PRESQUE ISLE, Maine — The city saw the first physical signs last week of a $1 million transformation being carried out at the Mark and Emily Turner Memorial Library, as more than 20 people turned out for an official groundbreaking ceremony at the Second Street facility.
Although construction started three weeks ago, the ceremony, held Friday afternoon, officially lauded what the library will become thanks to the generosity of a California woman.
In June, Mary Barton Akeley Smith, a California resident with ties to the community, donated $1 million to the library to fund an expansion project.
The expansion will add more space for books, computers and other materials and will make the facility more compliant with the Americans With Disabilities Act.
Smith’s ties to The County are strong. Her grandmother Beulah Barton Akeley was the librarian in Presque Isle from 1932 to 1945. Her father and mother were born and raised in Aroostook County.
Smith came into the library to use a computer while visiting Presque Isle sometime in the past year. While on the computer, she overheard another patron who was using the phone to call potential employers to whom he had sent resumes in order to make sure they had received them. When she overheard the conversation, she realized how important the library is to the community and to its residents. That realization prompted her to make the donation.
The library first opened in 1908. The community uses the library not only for its books, computers and the Internet, but also to obtain notary public and passport services.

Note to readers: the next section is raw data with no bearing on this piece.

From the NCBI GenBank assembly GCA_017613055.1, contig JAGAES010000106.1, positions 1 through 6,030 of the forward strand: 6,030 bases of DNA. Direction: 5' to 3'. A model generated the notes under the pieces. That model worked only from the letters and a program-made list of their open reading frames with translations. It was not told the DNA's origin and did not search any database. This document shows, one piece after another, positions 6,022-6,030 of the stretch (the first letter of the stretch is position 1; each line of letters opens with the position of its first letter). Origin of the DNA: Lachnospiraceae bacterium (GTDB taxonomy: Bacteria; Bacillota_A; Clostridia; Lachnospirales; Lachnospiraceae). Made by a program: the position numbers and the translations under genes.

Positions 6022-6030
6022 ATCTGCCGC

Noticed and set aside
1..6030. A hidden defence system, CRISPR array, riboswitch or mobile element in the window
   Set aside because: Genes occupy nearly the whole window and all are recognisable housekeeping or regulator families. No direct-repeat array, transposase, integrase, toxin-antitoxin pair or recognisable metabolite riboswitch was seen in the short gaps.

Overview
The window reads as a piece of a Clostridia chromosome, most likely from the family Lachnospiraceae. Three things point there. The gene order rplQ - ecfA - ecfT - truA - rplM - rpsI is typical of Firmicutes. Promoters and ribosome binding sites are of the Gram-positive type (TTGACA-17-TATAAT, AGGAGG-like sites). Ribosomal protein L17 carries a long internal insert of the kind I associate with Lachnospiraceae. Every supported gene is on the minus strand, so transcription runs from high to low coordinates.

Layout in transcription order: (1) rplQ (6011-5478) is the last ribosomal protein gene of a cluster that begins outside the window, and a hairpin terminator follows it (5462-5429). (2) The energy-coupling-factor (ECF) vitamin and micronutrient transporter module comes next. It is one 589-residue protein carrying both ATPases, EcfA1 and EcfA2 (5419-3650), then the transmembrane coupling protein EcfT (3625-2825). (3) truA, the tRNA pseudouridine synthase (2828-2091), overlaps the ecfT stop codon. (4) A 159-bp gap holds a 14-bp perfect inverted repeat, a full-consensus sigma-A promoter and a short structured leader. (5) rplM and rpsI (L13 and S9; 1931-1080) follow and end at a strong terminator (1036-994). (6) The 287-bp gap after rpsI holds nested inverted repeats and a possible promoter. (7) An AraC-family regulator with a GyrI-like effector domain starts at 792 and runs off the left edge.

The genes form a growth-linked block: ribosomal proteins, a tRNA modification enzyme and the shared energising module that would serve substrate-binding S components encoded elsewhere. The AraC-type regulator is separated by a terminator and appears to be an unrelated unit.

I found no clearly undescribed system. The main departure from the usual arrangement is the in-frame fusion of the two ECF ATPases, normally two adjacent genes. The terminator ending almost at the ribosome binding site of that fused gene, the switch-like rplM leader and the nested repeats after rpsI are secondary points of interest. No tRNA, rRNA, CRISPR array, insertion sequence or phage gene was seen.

“This is a very exciting time for us,” Sonja Plummer-Morgan, librarian at the facility, said Monday. “This is the third week of construction, and everyone in the community is very excited about this. It is a huge event in the library’s history.”
The gift will cover the bulk of the approximately $1.6 million expansion project. The library’s board of trustees also voted in June to allocate $250,000 for the project. Since it was important to Smith that the community invest in the project, city officials voted to allocate approximately $350,000 toward the effort.
The library continues to raise funds with an estimated $18,000 in private donations already in hand.
While the library has had to move some things around in order to accommodate construction crews, library services are continuing as usual.
“We are very pleased with how construction is coming along,” Plummer-Morgan said Monday.
The project is expected to be completed in July.